According to researchers at Johns Hopkins University, taking the right quantity of caffeine every day improves long-term memory. One group was given caffeine, and the other wasn’t given any substance. The group which consumed caffeine had a better memory in the end.
Wait. There’s more.
This substance also affects Adenosine receptors in the central nervous system to enhance brain functioning.
Drinking caffeinated beverages have been shown to prevent the occurrence of Type-II diabetes in people. Experts believe that caffeine preserves beta cells which are crucial for insulin production. Thus, those on the verge of diabetes should start drinking Taro tea straight away.
We all know that caffeine content boosts energy in the body. So, drinking Taro or any caffeinated drink prompts a person to do some physical activity. As a result, weight loss becomes easy.
Also, you should drink Taro for at least half an hour before working out. Doing this will improve the chance of you being more active in the gym, and working out will also become a piece of cake.
You might be surprised to learn this but drinking Taro tea reduces depression. Yep, no kidding!
A study was conducted on 200,00 people in which it was concluded that those who consume caffeine have a very low chance of committing suicide than those who drink non-caffeine drinks.
Another study was conducted in which a group was given caffeine daily. The result showed that the depression and anxiety rate fell by 8 percent.
The antioxidants of caffeine make sure there is no uncontrolled spread of cancerous cells in the body. This spread is caused by free radicals, which are one of our biggest enemies. Lucky for you, the antioxidants kill these free radicals and allow us to remain in top health.
So, are those all of the benefits? Nope. Those were the benefits of just the caffeine part of the drink.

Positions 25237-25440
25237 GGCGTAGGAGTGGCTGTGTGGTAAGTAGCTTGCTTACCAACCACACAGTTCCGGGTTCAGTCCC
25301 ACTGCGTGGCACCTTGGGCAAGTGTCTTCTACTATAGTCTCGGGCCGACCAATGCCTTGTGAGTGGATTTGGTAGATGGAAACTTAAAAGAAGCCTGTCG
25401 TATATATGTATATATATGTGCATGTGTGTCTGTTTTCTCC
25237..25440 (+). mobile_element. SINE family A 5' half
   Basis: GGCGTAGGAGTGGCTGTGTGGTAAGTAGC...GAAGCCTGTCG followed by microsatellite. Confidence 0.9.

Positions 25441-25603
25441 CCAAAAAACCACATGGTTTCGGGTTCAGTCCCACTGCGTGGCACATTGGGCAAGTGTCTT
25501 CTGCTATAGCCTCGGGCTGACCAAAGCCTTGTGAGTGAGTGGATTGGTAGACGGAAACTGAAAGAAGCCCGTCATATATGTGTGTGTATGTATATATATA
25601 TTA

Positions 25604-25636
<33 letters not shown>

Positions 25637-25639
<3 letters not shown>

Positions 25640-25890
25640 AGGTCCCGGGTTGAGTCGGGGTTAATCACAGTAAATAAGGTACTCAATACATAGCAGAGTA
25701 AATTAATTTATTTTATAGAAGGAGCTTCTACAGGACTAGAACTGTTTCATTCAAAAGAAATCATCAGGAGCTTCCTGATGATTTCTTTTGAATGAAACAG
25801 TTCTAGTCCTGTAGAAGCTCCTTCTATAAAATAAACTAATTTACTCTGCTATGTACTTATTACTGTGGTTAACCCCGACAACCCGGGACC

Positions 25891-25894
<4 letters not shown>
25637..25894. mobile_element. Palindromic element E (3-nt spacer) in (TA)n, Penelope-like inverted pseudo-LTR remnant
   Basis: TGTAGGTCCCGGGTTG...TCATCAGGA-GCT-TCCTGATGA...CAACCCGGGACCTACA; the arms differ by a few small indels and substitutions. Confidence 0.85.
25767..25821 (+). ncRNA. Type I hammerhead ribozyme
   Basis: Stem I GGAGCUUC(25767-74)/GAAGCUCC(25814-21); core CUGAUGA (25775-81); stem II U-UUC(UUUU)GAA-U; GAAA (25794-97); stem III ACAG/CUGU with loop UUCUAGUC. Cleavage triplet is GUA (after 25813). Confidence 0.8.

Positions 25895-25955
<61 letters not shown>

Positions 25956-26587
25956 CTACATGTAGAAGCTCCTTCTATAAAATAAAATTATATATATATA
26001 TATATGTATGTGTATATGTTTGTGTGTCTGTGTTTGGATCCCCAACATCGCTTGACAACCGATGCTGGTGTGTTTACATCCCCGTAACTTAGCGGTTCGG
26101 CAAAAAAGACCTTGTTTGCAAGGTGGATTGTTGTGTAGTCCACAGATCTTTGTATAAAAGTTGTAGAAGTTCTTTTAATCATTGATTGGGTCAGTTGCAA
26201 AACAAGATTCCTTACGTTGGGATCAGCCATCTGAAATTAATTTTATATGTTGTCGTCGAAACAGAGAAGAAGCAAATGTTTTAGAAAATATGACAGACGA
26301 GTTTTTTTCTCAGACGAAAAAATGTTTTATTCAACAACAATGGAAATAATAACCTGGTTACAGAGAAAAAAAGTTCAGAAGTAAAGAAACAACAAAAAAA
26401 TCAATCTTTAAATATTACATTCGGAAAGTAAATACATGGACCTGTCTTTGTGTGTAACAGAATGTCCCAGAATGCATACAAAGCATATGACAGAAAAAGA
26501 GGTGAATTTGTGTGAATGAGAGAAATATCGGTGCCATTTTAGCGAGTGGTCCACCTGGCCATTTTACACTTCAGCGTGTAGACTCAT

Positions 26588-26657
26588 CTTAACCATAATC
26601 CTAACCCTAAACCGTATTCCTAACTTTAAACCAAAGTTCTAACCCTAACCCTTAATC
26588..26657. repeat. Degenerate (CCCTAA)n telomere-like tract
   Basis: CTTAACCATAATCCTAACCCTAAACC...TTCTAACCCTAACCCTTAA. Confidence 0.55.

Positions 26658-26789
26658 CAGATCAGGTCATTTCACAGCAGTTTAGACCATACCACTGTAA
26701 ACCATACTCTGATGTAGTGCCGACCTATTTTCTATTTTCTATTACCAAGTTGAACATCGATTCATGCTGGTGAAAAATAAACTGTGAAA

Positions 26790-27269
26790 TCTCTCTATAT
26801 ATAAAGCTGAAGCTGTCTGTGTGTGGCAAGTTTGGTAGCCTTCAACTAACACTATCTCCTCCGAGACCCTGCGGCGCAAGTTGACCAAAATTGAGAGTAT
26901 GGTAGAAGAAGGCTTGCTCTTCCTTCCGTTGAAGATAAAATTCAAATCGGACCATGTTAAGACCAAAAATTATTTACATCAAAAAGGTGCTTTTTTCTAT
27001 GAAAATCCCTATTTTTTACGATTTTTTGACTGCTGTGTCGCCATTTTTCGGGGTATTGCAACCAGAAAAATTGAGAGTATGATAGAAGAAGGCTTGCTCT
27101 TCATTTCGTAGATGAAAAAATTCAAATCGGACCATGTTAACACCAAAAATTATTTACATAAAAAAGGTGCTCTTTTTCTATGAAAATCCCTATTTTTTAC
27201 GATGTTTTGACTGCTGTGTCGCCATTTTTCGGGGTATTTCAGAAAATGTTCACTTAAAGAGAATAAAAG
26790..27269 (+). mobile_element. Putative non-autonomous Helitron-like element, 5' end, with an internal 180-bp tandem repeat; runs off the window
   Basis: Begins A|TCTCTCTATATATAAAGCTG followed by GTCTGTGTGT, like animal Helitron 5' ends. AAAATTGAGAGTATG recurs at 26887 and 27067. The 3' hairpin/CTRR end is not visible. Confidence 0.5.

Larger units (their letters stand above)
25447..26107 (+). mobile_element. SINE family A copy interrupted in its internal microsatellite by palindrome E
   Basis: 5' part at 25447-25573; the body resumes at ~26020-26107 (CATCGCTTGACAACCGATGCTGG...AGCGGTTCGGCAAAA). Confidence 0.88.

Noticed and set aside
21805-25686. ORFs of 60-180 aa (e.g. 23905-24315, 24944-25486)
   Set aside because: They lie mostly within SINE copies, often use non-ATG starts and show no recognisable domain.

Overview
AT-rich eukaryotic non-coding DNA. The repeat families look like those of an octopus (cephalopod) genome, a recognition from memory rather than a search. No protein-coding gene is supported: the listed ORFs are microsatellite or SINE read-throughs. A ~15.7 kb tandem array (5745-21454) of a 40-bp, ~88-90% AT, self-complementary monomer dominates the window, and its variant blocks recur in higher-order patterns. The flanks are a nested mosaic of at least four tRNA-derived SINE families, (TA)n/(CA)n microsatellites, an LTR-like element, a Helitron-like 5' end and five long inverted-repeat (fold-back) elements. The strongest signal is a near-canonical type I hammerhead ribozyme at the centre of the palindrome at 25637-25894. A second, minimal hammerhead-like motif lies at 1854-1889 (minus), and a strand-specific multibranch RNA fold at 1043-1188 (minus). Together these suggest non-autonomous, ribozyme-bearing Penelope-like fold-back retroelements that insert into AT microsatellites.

In addition to caffeine content, there are also some more components that make Taro a must-have drink.
16 ounce serving of Taro contains the following things:
Calories- The calories in Taro milk tea are lower than most Starbucks beverages. For example, a cup of Frappuccino has 420 calories, while one cup of Taro tea only has around 280 calories.
Sugar- When it comes to sugar, Taro tea is also ahead on the health chart. The sugar content in one serving of this tea is almost half that of sugar in a can of soda.
Fat and Sodium- The saturated fat and sodium content is also less in a Taro tea. So, it is considered a heart-healthy option.
In addition to this, vitamin C, E, potassium, magnesium, and many other nutrients are present in a cup of Taro tea.
Despite all of the health benefits, there are still some people who should not drink Taro tea because of the caffeine and sugar content.
- Pregnant women
- Those trying to be pregnant
- Women that are breastfeeding
- Caffeine sensitive individuals
Drinking three cups of Taro tea won’t induce any harmful effect on health. But if you don’t stop drinking it more, then get ready to face some complications.
Some of the problems you face after drinking lots of cups of caffeinated Taro tea are:
- Rapid heartbeat
If you consume more than 1200 mg of caffeine in a day, then the chances of seizures are high as well.
Thus, add tea leaves in an appropriate amount and drink the tea in the recommended quantity to continue living a healthy life.
So, does Taro have caffeine?
Taro is a vegetable root that is popularly used to make. Whether in raw or processed powder form, Taro does not contain any caffeine in it. However, the caffeine can become part of the drink if you add other tea leaves to it (like black or green tea).
If you use natural ingredients only and no tea leaves, then there is no chance you will find caffeine.
But the best part is that you will experience a bundle of health benefits after consuming the Taro tea. These are increased brain functionality, prevention of cancer, help in losing weight, and many more.
So, drink Taro tea at least once as soon as possible and then gradually include it in your daily diet plan.